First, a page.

Are you brilliant Data Engineer or Manager — with less pay ?

In a recent job fair a hiring manager had following blunt words for tech talent-

“ No matter how potentially game-changing the techniques are, if you can’t persuade others to use them, and you don’t have a seat where the thorniest business problems are discussed, then all that specialist expertise doesn’t matter”

Read it again — All that education and expertise does not matter — It is waste, effort going down the drain. So here is key piece of advise

“ Data science is a relationship game. Sure, it’s about numbers and models and analytics, but as data scientists in even the most advanced, digitally-savvy organizations can testify, an inch-thick model library and a shelf full of advanced degrees only gets one so far”

Here is an example of how things go wrong with brilliant tech talent -

“At one large financial company, the lead data scientist was clearly brilliant and accomplished. Yet he struggled with building strong business relationships, often focusing on the mathematical excellence of his teams output versus what the sales teams actually wanted. So his incredible models were falling flat”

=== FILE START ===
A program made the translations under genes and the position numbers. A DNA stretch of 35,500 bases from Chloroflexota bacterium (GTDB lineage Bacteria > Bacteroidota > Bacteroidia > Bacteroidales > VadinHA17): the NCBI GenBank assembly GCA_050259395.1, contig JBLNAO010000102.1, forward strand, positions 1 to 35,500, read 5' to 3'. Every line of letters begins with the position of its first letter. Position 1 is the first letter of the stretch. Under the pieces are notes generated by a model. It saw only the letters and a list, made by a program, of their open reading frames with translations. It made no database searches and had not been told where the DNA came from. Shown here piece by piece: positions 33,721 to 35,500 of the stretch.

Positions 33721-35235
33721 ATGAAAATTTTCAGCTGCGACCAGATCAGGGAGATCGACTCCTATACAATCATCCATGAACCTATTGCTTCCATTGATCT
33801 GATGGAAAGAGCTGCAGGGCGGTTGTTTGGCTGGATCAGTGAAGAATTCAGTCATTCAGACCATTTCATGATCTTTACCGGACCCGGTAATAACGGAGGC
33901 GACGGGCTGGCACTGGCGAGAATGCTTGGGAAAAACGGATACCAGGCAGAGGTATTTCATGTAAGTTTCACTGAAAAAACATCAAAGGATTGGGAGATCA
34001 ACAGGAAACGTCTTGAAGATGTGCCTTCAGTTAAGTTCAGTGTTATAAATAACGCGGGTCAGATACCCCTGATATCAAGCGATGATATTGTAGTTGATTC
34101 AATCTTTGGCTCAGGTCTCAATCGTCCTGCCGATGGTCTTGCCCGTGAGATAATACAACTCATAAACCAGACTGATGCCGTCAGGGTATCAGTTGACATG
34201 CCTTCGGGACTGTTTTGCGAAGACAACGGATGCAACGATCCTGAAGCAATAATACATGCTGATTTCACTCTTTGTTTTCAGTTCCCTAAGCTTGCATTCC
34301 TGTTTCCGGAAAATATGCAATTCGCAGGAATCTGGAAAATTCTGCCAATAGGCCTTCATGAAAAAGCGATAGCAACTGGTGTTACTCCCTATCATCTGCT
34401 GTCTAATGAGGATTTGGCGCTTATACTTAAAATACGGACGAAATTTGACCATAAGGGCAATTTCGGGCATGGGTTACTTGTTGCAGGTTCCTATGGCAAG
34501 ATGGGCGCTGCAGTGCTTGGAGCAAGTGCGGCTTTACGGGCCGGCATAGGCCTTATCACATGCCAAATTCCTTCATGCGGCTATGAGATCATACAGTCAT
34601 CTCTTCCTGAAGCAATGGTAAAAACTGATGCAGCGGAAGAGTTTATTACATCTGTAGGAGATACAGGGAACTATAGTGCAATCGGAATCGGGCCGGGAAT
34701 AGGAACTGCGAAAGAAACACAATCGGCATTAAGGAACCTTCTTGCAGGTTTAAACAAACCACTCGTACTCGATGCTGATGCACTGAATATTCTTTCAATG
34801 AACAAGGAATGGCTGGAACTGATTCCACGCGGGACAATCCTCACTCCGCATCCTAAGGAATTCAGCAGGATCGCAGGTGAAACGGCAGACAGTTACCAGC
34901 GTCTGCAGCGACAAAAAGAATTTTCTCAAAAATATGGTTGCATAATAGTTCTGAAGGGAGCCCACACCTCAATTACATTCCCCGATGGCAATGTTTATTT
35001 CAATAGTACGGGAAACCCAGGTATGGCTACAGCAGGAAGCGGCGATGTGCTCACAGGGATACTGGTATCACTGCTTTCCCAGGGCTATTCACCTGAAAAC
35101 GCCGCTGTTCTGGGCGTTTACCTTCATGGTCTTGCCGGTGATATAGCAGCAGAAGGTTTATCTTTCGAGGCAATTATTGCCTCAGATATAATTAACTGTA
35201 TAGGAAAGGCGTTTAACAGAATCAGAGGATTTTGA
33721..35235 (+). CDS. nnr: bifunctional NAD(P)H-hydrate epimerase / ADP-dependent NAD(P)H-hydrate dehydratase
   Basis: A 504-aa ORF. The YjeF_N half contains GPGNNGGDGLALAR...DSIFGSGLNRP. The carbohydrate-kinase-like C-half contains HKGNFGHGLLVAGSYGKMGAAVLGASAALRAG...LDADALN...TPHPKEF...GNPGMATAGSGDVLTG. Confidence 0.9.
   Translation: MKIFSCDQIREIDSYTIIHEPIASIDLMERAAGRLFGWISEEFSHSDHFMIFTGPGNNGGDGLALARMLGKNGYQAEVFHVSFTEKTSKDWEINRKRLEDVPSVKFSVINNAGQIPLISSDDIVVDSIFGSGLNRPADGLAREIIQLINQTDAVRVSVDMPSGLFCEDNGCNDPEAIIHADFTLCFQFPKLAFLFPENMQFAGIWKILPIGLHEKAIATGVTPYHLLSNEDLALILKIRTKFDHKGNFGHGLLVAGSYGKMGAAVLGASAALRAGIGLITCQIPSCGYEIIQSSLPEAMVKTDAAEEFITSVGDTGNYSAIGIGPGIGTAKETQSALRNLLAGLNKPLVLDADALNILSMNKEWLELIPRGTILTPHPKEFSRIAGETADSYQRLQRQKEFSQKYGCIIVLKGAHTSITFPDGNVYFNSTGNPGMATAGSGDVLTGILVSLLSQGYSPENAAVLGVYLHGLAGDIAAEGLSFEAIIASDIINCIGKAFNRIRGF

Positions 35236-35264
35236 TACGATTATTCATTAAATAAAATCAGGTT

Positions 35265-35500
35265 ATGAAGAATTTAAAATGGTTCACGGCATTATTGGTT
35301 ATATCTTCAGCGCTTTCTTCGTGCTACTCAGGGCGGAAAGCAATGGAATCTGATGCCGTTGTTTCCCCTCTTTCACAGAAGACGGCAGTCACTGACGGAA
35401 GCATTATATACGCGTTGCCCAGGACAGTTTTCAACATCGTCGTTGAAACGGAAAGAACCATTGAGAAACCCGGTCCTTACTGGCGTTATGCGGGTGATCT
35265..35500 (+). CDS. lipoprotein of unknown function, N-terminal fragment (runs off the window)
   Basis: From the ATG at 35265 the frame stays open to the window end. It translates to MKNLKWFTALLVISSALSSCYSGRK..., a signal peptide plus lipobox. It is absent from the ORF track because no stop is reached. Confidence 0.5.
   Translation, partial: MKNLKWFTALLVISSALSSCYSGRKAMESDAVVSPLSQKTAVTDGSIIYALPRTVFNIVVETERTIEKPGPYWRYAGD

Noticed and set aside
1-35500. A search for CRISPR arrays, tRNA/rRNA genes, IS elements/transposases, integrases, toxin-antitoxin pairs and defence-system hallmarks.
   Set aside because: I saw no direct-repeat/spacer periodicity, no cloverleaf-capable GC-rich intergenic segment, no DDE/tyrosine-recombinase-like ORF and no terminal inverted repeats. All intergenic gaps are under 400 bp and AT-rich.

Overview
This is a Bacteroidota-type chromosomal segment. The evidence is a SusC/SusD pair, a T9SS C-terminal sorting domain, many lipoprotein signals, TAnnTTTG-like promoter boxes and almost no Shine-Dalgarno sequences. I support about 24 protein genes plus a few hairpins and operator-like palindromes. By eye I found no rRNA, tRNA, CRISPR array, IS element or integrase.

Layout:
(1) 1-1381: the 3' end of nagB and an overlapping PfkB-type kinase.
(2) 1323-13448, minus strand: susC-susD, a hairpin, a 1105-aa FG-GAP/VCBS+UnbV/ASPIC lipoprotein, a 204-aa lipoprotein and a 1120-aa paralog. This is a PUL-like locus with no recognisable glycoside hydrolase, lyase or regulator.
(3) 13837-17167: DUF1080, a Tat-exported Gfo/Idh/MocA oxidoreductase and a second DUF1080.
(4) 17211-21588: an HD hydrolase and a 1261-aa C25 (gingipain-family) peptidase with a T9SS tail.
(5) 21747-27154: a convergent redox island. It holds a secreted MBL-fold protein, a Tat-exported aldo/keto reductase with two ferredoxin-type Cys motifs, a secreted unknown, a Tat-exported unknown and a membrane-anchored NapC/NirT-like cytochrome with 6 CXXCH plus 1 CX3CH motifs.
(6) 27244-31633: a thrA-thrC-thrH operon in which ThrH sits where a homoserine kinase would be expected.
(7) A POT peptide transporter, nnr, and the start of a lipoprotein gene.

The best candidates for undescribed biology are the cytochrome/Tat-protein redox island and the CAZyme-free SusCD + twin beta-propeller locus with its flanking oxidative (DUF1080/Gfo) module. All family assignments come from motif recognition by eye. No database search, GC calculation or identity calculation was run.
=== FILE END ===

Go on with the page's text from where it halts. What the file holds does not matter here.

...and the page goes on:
How did he overcome the challenge -

“ Developed his personal marketing plan. He focused on working with key constituents to identify their concerns with his models, which were getting in the way of implementation. He then made a number of changes, many of which were simple, to show he was listening. For example, changing the UI design to use color codes to show which analytic insights to focus on helped teams understand what to do. The process also made the teams co-owners of the solution so they become more invested themselves in making the analytics work”

So, the last word is -

“ By focusing on the last mile of influence, data scientists can not just show their value but see it happen. When data scientists build up their understanding of the business, and forge the deep, collaborative relationships with sales teams, they can embed analytics and an analytics culture deep into the heart of the organization”